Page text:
Monday, October 01, 2007

Summative assessment - rugby style!

As those who follow me on Twitter will be painfully aware, our house is full of rugby at the moment, due to the fact that world cup is currently taking place in France. The quarter final round is about to begin and South Africa looks set (on paper, at least) to go all the way to the finals. Now before you North American types assume that this competition doesn't involve you, I would like to point out that both the USA and Canada have teams in the competition. Unfortunately both have been knocked out at the group stage, but still...

I have been a rugby fan for as long as I can remember. My father and grandfather both played the game well, and my maiden name was at one stage synonymous with the sport, since an assortment of second cousins x times removed featured prominently in the national team.

So where am I going with this?

During this competition, I have been struck again by the role of the referee in a rugby match. In no other sport that I can think of, does the ref behave in quite the same way. You see, rugby refs (in national and international matches) are miked up so that the television audience can hear what they're saying... and they say an awful lot.

Quite apart from explaining infractions when they have blown their whistle, they also call out things like "Hands off, blue!" "Watch your distance, green!" Constantly making input into the way the game is being played and ensuring that the teams observe the rules and the flow of the game is interrupted as little as possible. To be honest, it is almost as if he's coaching them... but this is a world cup match! And instead of just penalising the infractions, the ref is involved in minimising stoppages. Another way he does this is to "play advantage" - this means, if an infraction is made against a team, but that team maintains possession of the ball, the ref will let the game go on. If possession is quickly turned back over to the offending side, he will then impose the penalty for that infraction. He always indicates when he is playing advantage so both sides know the deal.

It got me to thinking about the extent to which we could apply this approach to situations in which we normally apply summative assessments in learning. An assessment that followed this approach is far more likely to be seen as formative, and yet, here is the rugby world cup being awarded only once every 4 years on the basis of a series of "formative" assessments.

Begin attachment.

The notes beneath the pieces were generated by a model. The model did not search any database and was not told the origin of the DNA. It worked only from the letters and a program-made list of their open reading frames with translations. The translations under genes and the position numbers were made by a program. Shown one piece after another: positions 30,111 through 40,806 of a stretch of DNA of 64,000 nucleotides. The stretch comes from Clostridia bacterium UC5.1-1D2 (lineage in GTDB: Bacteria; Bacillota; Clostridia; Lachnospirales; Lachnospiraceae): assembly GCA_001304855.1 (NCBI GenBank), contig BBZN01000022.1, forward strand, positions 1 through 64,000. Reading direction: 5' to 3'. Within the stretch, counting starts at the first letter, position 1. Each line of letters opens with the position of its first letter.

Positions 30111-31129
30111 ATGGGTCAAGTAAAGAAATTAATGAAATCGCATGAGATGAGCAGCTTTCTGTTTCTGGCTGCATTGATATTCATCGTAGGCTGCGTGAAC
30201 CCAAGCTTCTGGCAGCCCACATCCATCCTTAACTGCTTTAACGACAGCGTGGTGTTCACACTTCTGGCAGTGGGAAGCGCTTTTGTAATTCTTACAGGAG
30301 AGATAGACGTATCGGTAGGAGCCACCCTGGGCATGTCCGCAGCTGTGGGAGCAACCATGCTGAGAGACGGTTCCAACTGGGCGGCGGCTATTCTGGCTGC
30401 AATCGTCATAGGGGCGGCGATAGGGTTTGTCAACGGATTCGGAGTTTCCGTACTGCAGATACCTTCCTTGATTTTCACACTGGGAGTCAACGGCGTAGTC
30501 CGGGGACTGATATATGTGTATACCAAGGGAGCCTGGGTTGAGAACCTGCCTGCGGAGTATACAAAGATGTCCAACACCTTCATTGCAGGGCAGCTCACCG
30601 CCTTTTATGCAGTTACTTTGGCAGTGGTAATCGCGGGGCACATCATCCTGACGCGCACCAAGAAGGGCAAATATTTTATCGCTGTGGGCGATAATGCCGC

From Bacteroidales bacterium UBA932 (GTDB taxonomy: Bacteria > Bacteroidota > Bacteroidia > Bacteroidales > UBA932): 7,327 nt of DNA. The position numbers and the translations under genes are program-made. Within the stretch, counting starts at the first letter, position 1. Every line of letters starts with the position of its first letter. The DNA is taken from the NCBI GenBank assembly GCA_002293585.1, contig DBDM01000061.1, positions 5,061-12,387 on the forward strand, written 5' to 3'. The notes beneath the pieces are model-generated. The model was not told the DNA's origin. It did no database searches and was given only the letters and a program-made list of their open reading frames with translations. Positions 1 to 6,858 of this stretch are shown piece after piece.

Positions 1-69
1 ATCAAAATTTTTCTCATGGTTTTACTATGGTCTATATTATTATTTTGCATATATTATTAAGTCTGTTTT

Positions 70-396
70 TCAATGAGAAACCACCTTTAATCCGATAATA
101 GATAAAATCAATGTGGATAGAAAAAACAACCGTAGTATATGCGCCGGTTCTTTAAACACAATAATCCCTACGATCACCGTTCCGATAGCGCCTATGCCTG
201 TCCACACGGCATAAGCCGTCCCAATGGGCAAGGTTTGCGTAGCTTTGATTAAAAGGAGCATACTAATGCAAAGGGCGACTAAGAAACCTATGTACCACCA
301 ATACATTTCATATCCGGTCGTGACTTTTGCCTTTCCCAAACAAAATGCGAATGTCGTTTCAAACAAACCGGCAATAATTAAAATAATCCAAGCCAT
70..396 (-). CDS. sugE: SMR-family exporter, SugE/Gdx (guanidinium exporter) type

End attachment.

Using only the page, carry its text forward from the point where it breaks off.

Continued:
Hmm. I wonder...


rlubensky said...

Karyn, the saying goes that Rugby Union is a thug's game played by gentlemen, while Rugby League is a gentleman's game played by thugs. And we won't talk about football. But what you are suggesting is that the gentlemen in France appear to allow their matches to be facilitated rather than just umpired.

ps. The umpire talks in Australian Rules too :-)

James said...

Ahh, a proper mans game for a change, just wondering, as an Australian living in England i can't bear to support the england team (thanks to Rob Andrew and that bloody drop goal0 so I support Wales (Jonathan Davies use to play for my local rugby league team in Oz, and he was by far the classiest player in the team). As a South African living in england do you have a northern hemisphere team you support?


Anonymous said...

I'll get you for this, James!

The short answer is no... but it does depend who's playing.

If South Africa isn't playing, I find I tend to support the underdog. How cheesy! So I can't often be relied upon to support Australia or New Zealand - although I totally relate to New Zealand's passion and have the deepest respect for the Australian ability to walk out onto the field as if they have already won the game.

Mind you, I found myself feeling smug that there were 5 southern hemisphere nations in the quarter finals. How weird is that?